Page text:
And, as she explains, “that’s how you get publishing’s attention – you make a whole lot of money doing something they are not.” It began in Britain, where publishers began buying up romantasy authors’ backlists and publishing them for the mass market. The American houses soon joined in, resulting in what she calls “an absolute frenzy over the past 18 months.”
“One of the things that I love the most about this time is the authentic recommendations,” Indigo’s Husseini says. “There’s a groundswell of support for authors that may not have had access in the past to have their work published.”
Aurora Ascher, a Montreal-based writer, has been on both sides of this indie/traditional divide. Her “debut,” Sanctuary of the Shadow, was an instant bestseller when it was released this January through Red Tower Books, the publisher behind many romantasy success stories, including Yarros. But while she was waiting for it to be released, she self-published a whole other series of paranormal romances, including Demon With Benefits and My Funny Demon Valentine.
“In the indie world, I have this really niche readership, and it always felt like we were tight-knit friends. We were in this little team,” she says. “With my trad book, it’s suddenly so much broader of a spectrum.” It was mind-blowing, Ascher adds, when someone sent her a picture of Sanctuary in a bookstore display. “It’s so much bigger of a scale, but there’s slightly more of an impersonal aspect.”
Ascher has chosen to write under a pen name because, as she puts it, “people get weird about romance, although my book is an example of how that’s changing.” She credits Maas for paving the way for writers who want to write things where the romantic thread is as integral to a story as the high-fantasy plot it’s woven into.
“She was the first to straddle these two worlds, which is why I think she blew up so big,” Ascher says. “She’s writing fantasy that appeals to fantasy people, and the traditional publishing market wasn’t so scared about it. In the romance world, it also appealed to us, so it was a really cool crossover.”
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While she jokes about the memes that do the rounds among romantasy readers – such as the one where you’re happily reading your spicy romance novel in public, safe in the knowledge that when someone asks what you’re reading, you can say it’s fantasy – Ascher also points out the misogyny-fuelled shame that can undercut that sort of half-joke.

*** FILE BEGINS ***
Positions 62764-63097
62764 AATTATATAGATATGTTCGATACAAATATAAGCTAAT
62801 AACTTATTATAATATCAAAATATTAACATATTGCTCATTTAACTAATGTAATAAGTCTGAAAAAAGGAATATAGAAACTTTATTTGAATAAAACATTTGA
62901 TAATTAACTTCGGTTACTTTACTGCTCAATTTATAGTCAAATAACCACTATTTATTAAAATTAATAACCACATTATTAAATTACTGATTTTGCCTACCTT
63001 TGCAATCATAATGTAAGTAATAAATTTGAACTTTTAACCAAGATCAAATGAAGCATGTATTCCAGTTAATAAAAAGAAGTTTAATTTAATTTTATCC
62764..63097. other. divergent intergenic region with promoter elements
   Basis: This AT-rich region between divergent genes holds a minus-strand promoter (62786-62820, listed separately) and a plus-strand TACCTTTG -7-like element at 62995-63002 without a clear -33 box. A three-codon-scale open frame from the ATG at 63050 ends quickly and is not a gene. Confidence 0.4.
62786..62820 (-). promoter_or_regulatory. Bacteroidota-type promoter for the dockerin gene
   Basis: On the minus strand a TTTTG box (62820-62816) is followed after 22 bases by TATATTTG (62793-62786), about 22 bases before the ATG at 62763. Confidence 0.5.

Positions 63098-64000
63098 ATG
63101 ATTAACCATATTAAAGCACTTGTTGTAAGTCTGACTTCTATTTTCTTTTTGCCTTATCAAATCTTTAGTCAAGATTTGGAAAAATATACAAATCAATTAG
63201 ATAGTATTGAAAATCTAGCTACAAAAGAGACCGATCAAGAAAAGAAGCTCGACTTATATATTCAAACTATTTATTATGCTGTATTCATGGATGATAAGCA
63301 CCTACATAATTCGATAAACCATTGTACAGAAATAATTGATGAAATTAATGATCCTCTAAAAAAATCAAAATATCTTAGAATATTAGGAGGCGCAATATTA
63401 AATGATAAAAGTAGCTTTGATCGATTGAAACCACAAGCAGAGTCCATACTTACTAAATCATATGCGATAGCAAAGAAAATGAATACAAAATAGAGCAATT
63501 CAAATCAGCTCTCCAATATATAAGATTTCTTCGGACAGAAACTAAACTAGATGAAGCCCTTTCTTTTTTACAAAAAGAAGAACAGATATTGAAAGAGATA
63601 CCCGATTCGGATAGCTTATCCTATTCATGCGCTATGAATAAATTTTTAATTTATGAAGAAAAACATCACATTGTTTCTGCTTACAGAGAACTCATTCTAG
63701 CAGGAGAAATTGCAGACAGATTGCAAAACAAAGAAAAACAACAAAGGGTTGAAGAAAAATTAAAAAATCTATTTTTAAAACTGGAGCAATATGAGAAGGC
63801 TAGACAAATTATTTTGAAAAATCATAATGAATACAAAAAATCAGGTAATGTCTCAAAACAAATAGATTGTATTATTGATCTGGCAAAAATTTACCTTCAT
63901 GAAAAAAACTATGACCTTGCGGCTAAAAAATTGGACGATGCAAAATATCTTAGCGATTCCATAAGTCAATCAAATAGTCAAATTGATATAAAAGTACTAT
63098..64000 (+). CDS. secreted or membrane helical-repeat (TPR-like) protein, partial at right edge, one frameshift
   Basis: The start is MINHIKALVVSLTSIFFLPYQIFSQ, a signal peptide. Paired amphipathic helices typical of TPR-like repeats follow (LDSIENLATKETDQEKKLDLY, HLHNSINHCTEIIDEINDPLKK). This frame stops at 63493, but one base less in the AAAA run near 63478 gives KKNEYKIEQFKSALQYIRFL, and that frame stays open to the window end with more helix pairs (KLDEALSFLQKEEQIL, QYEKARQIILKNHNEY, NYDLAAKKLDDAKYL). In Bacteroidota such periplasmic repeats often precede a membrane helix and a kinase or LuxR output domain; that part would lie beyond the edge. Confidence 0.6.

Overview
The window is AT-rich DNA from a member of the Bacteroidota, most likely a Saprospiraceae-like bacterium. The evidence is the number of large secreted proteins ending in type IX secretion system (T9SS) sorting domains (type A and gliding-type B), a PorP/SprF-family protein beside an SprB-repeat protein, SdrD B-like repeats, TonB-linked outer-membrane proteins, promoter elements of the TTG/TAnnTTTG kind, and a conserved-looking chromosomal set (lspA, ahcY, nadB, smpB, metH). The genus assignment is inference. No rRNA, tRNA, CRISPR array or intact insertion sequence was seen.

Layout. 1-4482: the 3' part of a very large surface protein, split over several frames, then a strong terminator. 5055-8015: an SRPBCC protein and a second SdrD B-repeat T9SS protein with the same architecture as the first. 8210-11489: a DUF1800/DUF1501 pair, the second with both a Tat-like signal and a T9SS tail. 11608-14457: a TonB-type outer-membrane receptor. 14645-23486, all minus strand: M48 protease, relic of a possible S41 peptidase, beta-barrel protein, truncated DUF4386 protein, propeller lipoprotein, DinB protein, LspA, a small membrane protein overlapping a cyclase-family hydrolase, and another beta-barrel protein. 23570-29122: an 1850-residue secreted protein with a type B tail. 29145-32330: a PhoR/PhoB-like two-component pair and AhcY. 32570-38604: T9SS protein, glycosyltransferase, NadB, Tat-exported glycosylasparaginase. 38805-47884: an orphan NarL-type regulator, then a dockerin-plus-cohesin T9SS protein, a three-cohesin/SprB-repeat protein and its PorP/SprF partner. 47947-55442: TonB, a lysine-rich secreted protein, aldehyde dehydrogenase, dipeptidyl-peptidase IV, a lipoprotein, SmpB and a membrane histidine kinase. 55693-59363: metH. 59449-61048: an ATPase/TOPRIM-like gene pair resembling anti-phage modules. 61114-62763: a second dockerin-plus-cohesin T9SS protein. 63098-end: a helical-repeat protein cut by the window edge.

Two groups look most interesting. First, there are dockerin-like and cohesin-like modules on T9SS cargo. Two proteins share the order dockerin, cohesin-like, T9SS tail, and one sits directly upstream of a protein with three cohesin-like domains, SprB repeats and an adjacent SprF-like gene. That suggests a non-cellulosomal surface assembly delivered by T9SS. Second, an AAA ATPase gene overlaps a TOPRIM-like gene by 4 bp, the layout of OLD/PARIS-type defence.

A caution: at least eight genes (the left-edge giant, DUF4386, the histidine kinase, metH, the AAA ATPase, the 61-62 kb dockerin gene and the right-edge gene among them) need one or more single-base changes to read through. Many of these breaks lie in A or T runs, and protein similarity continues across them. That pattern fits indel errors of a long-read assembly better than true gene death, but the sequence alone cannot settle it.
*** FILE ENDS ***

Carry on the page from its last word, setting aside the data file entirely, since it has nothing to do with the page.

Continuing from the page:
“At the end of the day, the genre focuses on women above all. It’s the female perspective. It’s not just about desire or sex, it’s about what it means to be a woman, and our worldview,” she says. “And in our world, so many things that are for women are dismissed, and thought to be silly. And when it comes to sex, not only is it silly, it’s taboo to be a female who explores pleasure.” The genre, she concludes, “fills a much needed space” in culture.
Social media, and its democratization of taste, is certainly central to the romantasy story. Jensen says it was a “turning point” in her career when BookTok discovered her Bridge series. “I went from it doing pretty well to it being at the top of the charts. A handful of TikTokers talking about my work completely changed the trajectory of my career in a way you always dream of.”
One of the people who champions romantasy on social media is Sarah Lockwood, better known as the Book Fairy online. Discovering it sparked a love of reading that she hadn’t experienced since she was a child who loved Harry Potter and the Narnia series and was obsessed with magic.
“I just fell in love with the genre. It became my entire personality,” Lockwood says. “I just love a fairy tale. I don’t feel the need to escape my life, but I love immersing myself in a story. I just think it’s so much fun to enter a different world.”
That’s not to say she, or other readers, will blindly devour anything the romantasy mill serves up as the market attempts to capitalize on this gold rush.